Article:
Best Buy No Longer Allows Corporate Employees to Telecommute
March 6, 2013 3:01 PM
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Best Buy's CEO wants "all hands on deck"
, Best Buy will no longer allow corporate employees to partake in company telecommuting.
Best Buy launched the ROWE program in 2005, which stands for Results Only Work Environment. This meant that corporate employees were only evaluated on performance rather than time worked or attendance to the Richfield headquarters. This program didn't apply to store employees.
Best Buy CEO Hubert Joly
has decided to end the ROWE program and start bringing corporate employees into the office. He's doing this because Best Buy has been in a rut lately, and bringing employees into the office encourages collaboration and increased innovation.
“It makes sense to consider not just what the results are but how the work gets done,” said Best Buy spokesman Matt Furman. “Bottom line, it’s ‘all hands on deck’ at Best Buy and that means having employees in the office as much as possible to collaborate and connect on ways to improve our business.”
Just last week, Best Buy laid off 400 corporate employees in an effort to save $150 million. The company also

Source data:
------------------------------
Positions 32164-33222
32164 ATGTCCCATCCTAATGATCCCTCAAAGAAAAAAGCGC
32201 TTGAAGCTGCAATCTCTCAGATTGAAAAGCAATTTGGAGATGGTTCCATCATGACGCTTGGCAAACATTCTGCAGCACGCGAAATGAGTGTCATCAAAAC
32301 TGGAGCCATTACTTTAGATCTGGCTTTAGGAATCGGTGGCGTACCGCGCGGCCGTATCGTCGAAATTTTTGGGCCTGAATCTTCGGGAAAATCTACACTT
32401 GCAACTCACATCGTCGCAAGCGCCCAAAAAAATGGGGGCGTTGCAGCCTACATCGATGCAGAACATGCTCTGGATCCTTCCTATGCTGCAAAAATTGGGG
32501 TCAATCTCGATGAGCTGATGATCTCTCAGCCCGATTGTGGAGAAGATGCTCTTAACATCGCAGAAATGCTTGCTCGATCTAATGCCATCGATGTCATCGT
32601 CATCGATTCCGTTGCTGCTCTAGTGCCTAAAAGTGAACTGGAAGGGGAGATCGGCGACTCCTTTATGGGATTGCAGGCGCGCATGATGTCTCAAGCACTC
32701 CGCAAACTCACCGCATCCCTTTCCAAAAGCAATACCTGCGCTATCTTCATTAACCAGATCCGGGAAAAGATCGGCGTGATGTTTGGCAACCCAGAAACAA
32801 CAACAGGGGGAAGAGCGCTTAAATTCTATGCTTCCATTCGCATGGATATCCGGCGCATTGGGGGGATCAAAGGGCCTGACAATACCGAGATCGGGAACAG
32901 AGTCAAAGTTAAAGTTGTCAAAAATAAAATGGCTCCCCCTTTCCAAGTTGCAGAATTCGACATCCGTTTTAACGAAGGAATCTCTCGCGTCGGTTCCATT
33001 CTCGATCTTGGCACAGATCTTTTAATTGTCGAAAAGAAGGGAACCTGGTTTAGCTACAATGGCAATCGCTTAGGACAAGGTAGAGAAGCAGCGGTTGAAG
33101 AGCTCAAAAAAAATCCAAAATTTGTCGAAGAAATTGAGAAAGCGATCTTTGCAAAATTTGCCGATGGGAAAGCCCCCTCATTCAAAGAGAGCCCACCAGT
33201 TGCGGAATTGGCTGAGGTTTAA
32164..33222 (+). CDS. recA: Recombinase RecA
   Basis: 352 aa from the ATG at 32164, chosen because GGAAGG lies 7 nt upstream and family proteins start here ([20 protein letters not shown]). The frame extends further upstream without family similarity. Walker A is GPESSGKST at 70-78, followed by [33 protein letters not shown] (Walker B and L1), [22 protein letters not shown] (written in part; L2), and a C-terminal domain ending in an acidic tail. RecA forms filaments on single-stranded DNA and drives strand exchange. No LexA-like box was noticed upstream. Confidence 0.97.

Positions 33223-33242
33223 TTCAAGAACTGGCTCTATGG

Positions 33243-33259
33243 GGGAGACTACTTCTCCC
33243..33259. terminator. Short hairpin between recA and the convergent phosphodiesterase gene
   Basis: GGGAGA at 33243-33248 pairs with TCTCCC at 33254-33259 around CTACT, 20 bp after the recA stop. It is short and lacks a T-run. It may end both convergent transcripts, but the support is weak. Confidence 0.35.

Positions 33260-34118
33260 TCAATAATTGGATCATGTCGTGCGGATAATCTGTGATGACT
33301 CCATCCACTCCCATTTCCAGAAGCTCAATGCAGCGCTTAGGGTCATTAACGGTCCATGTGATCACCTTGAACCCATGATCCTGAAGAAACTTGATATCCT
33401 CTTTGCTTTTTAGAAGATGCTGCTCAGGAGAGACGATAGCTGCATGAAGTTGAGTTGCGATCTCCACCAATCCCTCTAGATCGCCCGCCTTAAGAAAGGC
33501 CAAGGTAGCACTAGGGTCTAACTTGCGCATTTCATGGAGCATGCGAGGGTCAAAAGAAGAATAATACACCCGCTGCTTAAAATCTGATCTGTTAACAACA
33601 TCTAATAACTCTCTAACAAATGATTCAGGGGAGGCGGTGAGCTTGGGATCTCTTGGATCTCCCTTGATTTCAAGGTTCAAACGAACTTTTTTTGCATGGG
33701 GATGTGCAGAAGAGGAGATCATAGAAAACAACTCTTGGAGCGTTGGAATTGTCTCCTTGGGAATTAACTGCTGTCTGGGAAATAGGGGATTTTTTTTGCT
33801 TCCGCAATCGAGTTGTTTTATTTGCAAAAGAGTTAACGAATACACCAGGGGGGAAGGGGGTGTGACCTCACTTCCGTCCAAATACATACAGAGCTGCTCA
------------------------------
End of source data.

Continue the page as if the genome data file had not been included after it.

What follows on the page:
axed thousands of jobs last year
in an effort to stay afloat financially during times where e-tailers like Amazon were taking over retail with cheaper prices and faster shipping.
Yahoo CEO Marissa Mayer started the
trend last month when she pulled that privilege from the search company's telecommuters. She said speed and quality are sacrificed when employees work from home. In fact, an internal Yahoo email read the following:
"To become the absolute best place to work, communication and collaboration will be important, so we need to be working side-by-side. That is why it is critical that we are all present in our offices. Some of the best decisions and insights come from hallway and cafeteria discussions, meeting new people, and impromptu team meetings. Speed and quality are often sacrificed when we work from home. We need to be one Yahoo!, and that starts with physically being together."
This article is over a month old, voting and posting comments is disabled
3/11/2013 11:25:43 AM
Any manager with a brain would realize that's a good thing. Companies profit from what they produce. Employees of those companies should be paid for what they produce. Paying wages for effort is like trying to push a puddle uphill.
Maybe they should focus on actually delivering was customers desire instead of how hard employees work to deliver it.
"Intel is investing heavily (think gazillions of dollars and bazillions of engineering man hours) in resources to create an Intel host controllers spec in order to speed time to market of the USB 3.0 technology." -- Intel blogger Nick Knupffer
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